ROCK POCKET MICE
Rock pocket mice live in the deserts of the American southwest. Ancestral pocket mice had light-colored coats that blended in with the region's rocks and sandy soil, keeping the mice hidden from their owl predators. Starting about 1.7 million years ago, a series of volcanic eruptions spewed out wide trails of black lava that wove right through the middle of pocket-mouse territory.
Today there are two forms of pocket mice: light-colored mice that live on sandy soil, and dark-colored mice that live on black lava rock. The dark mice came about through the process of evolution. Naturally occurring mutations to coat-color genes produced mice with dark fur. On black rocks, dark mice had an advantage over light mice: they were better-hidden from predators. They survived and reproduced, passing their dark-fur genes to their offspring, which still survive today.
Once a favorable variation occurs, it can quickly become the major form in a population. Each year, mice produce more offspring than will reach adulthood. Thanks to natural selection, the offspring with favorable characteristics are more likely to survive and reproduce.
Recessive alleles are weak and they will eventually disappear.
Natural selection maintains favorable alleles regardless of whether they are dominant or recessive. Even when they convey no selective advantage or disadvantage, recessive alleles are maintained in a population.
In this animation, the coat color that matches the background has just a 10% advantage over its counterpart. In other words, on a dark background there are 110 surviving dark offspring for every 100 surviving light offspring. A variation with a mere 10% advantage can grow from a tiny minority to 95% of the population in just a few-hundred years. Researchers estimate that dark mice on a dark background actually have greater than a 10% advantage. On a mixed landscape, our animation assumes that neither coat color conveys an advantage. *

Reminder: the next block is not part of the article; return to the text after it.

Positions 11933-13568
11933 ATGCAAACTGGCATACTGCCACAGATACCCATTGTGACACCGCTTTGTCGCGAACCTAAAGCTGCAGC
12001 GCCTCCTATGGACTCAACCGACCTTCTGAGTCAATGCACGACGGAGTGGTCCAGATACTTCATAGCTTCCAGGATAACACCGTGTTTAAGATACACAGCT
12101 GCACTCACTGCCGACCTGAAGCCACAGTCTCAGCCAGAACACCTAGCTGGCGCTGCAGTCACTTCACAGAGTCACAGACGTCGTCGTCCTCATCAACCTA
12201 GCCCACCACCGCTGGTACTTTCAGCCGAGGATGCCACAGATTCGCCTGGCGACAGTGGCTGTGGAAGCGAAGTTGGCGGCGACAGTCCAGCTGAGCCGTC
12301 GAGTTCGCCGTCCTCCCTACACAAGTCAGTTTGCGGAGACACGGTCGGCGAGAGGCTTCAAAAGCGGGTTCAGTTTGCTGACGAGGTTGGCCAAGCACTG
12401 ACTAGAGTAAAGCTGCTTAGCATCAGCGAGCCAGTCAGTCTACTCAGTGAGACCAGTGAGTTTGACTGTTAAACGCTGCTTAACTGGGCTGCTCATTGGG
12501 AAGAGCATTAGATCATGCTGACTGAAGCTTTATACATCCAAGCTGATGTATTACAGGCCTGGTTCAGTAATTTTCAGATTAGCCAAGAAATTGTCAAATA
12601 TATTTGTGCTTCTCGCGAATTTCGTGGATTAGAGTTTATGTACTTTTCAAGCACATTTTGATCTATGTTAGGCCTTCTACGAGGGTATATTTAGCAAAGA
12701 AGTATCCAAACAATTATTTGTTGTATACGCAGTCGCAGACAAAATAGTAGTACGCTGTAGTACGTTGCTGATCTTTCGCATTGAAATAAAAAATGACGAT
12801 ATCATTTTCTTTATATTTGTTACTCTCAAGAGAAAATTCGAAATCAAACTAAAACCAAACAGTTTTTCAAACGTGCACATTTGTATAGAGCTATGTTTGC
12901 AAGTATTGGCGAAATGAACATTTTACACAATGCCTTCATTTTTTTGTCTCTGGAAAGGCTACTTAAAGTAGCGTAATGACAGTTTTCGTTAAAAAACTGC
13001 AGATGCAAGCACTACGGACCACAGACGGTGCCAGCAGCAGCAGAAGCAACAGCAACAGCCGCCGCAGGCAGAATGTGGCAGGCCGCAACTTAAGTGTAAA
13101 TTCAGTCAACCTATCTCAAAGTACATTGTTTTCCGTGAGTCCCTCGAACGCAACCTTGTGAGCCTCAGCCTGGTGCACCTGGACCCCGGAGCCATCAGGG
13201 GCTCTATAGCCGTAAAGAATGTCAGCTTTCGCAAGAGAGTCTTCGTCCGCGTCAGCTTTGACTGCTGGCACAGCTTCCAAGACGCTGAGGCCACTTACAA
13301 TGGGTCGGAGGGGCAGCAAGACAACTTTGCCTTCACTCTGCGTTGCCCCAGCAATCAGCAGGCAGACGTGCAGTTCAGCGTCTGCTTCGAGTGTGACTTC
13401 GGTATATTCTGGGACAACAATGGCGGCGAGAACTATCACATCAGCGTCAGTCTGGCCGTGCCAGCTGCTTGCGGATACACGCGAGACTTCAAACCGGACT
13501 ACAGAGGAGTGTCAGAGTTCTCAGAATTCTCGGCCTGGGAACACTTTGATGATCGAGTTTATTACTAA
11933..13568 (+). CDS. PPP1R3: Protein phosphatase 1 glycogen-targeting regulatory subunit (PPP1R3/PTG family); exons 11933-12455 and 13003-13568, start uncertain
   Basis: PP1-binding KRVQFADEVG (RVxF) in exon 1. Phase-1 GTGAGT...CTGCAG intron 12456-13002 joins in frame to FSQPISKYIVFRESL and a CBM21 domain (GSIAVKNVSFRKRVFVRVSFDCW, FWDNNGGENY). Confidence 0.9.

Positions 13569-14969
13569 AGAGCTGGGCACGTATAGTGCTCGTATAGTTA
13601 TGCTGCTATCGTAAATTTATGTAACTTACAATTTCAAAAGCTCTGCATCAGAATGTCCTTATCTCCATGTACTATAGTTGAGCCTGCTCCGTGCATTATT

In our animation, the mouse population always contains both coat-color variations, even if one variation is present at a very low frequency. So how do these variations come about in the first place, and what are the odds of a favorable mutation occurring?
Variations in a gene called MC1R are responsible for producing dark fur in rock pocket mice. Just one copy of the dark MC1R-gene variant is enough to produce dark fur, while two copies of the light variation produce light fur. Interestingly, the MC1R gene is the basis of color variations in several other species, including bears, cats, and snow geese.